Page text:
Both Christianity and Buddhism embrace the philosophy of love your enemy, a philosophy that was revolutionary when it was first introduced and remains somewhat difficult to understand in a modern setting.
In today's lesson, Robert Thurman, Professor of Buddhist Studies at Columbia University, explains that loving our enemies is really about making peace with ourselves. Instead of returning anger with anger, Thurman advocates the practice of lovingkindness, a translation of the Pali word mettā that is found in the original Buddhist texts.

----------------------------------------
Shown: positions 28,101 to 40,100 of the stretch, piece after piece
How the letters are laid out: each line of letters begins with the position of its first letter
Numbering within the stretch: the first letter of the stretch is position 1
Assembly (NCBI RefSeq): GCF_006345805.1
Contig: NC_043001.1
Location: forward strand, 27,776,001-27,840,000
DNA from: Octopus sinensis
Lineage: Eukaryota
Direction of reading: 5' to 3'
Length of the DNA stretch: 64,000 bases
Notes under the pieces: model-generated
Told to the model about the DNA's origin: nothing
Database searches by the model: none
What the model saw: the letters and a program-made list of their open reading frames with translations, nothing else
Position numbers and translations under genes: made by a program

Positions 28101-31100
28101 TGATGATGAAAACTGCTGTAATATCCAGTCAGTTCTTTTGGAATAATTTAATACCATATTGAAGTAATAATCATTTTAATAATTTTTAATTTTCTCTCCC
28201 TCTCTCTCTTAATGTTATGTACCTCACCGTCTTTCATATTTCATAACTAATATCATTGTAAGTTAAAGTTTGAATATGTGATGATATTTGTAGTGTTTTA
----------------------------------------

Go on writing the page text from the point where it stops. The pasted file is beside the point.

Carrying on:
Lovingkindness, Thurman says, is not an abstract idea but rater a practice that allows us to appreciate that everyone, including our enemies, want to be happy. And so instead of reflexively categorizing people as bad and wasting our energy by fighting them, we can elevate kindness and compassion "as the strengths they really are."